Amazon shoppers snap up potato chips, toilet paper for Prime Day
Amazon.com Inc. shoppers are snatching up potato chips, crackers, toilet paper and other non-perishable grocery store items to take advantage of the online retailer’s Prime Day deals, which could be bad news for Costco Wholesale Corp. and Walmart Inc.
Sales of consumable products on Amazon during the first nine hours of Prime Day — a two-day sale that began Monday — are about triple what they are on a typical sales day, according to CommerceIQ, which helps hundreds of consumer brands sell products on the e-commerce site.
The results show Prime Day’s appeal stretches beyond electronics, appliances and other big-ticket purchases shoppers usually put off until there’s a big promotion. Sales of car seats, appliances and toys were up four to five times a typical day, according to CommerceIQ, which is about the usual rate for a sales event.
Shoppers will spend $5.8 billion on Amazon over the two days, according to an estimate from Coresight Research. That’s an 11% increase from last year’s 36-hour sale when converted to spending per hour. Amazon launched Prime Day in 2015 as a way to lure new Prime members, who pay monthly or yearly fees in exchange for shipping discounts and other perks like video streaming.
The uptick in spending shows Amazon Prime Day continues to have strong appeal to shoppers despite competing sales events offered by rivals from Walmart to Target and eBay.
Amazon doesn’t disclose specific sales information about Prime Day. Some companies are able to gain insights through their own sales on the site or estimations based on sales rankings and other information Amazon discloses.
This year, some used the high-profile event as a way to garner attention for their protests against Amazon.
At a warehouse in Shakopee, Minnesota, workers planned a strike to raise awareness for workers’ conditions. A group of tech workers in Seattle, called Amazon Employees for Climate Justice, is supporting the strike.
On Twitter, Massachusetts Senator and presidential candidate Elizabeth Warren voiced her support for the workers as well.
Amazon says it already offers what the workers are asking for.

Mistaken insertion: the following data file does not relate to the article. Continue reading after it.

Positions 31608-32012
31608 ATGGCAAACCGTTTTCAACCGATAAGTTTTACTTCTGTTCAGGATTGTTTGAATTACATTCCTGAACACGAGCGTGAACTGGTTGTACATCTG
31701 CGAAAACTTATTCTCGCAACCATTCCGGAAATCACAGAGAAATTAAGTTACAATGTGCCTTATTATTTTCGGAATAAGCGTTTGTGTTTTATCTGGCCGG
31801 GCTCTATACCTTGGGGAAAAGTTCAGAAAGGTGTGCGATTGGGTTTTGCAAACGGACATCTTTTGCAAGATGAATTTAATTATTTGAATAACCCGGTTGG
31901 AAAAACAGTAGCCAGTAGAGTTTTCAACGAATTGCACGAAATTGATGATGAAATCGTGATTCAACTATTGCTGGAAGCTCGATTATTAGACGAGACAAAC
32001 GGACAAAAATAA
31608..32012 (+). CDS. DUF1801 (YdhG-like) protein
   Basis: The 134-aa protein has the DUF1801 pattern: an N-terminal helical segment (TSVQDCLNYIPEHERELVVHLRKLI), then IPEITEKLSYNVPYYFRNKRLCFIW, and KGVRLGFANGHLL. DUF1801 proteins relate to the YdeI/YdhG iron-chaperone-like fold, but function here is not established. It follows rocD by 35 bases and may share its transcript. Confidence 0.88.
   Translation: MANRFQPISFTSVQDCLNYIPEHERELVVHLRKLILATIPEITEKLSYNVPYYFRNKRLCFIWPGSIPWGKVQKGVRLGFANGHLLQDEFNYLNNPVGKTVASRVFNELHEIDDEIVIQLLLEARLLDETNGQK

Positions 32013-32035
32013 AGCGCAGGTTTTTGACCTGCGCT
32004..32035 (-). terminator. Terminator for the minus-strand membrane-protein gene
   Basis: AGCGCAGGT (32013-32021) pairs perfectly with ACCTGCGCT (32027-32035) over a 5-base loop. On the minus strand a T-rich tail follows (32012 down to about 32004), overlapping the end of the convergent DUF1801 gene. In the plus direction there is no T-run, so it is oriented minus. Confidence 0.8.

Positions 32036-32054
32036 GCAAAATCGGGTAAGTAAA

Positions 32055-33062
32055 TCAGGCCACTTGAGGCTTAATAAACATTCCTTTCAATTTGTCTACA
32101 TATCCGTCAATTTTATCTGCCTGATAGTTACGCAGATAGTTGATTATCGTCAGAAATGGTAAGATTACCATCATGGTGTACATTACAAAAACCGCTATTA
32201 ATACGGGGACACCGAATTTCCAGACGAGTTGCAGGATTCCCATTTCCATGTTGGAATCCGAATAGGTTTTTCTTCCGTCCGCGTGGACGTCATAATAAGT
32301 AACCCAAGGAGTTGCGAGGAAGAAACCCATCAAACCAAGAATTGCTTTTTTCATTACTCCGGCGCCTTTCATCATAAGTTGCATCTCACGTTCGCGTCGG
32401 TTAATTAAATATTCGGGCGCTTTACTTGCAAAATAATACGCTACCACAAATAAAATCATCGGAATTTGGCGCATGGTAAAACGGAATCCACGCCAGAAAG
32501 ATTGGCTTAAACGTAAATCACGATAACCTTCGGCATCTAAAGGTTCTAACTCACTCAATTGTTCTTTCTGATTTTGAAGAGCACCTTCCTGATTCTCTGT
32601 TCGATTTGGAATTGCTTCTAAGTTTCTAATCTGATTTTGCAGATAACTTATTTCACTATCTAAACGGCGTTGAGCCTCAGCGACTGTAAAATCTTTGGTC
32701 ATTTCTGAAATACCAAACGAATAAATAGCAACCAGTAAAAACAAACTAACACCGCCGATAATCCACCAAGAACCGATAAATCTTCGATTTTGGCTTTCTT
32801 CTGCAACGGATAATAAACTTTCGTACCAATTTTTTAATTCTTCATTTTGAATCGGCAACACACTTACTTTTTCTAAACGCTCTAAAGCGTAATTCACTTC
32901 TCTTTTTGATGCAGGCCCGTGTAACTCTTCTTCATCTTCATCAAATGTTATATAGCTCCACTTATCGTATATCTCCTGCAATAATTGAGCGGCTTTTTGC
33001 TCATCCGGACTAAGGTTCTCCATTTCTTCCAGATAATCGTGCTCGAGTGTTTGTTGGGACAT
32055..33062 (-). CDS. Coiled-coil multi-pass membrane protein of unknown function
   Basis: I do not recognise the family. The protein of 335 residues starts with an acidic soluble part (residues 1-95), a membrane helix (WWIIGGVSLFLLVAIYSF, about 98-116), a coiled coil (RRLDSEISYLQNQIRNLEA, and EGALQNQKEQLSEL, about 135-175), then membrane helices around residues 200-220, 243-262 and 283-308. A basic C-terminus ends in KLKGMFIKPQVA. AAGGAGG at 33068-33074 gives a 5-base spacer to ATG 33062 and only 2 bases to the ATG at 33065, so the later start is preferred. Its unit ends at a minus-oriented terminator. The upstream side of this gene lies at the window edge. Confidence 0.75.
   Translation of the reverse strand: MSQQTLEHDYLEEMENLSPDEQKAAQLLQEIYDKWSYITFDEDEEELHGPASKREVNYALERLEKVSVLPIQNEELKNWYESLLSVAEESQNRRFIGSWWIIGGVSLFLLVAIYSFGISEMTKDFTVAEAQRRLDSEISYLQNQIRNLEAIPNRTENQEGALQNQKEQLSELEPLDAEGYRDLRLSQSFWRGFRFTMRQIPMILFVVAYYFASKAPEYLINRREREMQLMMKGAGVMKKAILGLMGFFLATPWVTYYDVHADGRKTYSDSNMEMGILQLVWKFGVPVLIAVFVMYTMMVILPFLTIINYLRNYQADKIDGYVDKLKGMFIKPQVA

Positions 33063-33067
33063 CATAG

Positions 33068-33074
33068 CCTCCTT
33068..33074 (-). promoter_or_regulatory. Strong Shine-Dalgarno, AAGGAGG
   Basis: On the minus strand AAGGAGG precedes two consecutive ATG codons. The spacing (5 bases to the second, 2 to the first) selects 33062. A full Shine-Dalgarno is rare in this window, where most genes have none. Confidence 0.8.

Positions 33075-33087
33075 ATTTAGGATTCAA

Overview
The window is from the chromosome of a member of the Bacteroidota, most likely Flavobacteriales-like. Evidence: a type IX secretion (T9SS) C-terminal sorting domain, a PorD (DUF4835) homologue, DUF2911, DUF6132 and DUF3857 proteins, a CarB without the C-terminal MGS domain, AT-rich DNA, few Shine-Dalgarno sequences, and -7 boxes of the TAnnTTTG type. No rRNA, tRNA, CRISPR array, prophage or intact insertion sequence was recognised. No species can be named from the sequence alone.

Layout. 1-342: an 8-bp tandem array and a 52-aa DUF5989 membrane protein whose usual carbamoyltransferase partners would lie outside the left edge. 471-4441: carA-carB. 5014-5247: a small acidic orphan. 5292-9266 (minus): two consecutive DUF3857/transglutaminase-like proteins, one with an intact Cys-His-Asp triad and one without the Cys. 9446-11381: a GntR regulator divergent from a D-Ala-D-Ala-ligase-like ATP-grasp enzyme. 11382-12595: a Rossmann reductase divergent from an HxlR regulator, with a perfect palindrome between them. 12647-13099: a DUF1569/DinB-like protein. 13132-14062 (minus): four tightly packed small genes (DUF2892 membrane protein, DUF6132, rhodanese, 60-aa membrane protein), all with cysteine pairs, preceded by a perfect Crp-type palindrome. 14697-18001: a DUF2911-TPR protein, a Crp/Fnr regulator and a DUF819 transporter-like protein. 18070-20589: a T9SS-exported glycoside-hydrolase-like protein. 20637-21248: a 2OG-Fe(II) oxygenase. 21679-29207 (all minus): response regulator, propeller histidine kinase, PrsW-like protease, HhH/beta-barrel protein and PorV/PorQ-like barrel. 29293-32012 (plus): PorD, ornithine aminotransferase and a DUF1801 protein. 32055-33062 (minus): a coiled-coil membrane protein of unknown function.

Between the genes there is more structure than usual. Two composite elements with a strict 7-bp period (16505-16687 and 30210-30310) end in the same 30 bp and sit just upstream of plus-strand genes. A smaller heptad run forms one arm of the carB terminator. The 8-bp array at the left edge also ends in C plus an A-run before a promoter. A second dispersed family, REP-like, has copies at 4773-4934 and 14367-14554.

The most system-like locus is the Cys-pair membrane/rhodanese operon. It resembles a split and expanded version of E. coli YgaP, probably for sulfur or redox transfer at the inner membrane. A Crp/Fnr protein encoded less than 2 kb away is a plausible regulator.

“We provide great employment opportunities with excellent pay – ranging from $16.25-$20.80 an hour, and comprehensive benefits including health care, up to 20 weeks parental leave, paid education, promotional opportunities, and more,” spokeswoman Brenda Alfred said in a statement in response to the planned strike.
The company has faced labor unrest before in Shakopee and in Europe .
In New York, a coalition of labor groups planned to deliver 250,000 petitions to Amazon founder Jeff Bezos’ Manhattan home calling on the company to cut business ties with U.S. Immigration and Customs Enforcement and end abusive working conditions in its warehouses. And some on Twitter called for a blanket boycott of Amazon during Prime Day.
San Diego State University Marketing Professor Steven Osinski said the protests were unlikely to have an effect on sales. “I don’t think it will have an impact, Americans liking discounts will trump worrying about higher wages for two days,” he said.
Other retailers have introduced sales to compete against Prime Day. Walmart has a “summer savings event” through Wednesday. Best Buy, eBay, Target and other retailers are also offering discounts.
“It’s something that shows you the power of Amazon that almost every other retailer is trying to capitalize on the traffic we’re seeing online today with promotions by just about everybody,” said Morningstar analyst R.J. Hottovy.
Some people may have delayed purchases until Prime Day, or are making back-to-school shopping purchases ahead of that season. “Amazon has changed the consumer psychology in terms of summer shopping,” he said.
Amazon kicked off the event with a star-studded concert headlined by Taylor Swift.
The company says it has more than 100 million subscribers to its Prime loyalty program, which costs $119 a year and provides free two-day shipping, free-streaming movies, TV shows and music, and other perks.
The Associated Press and Bloomberg News contributed.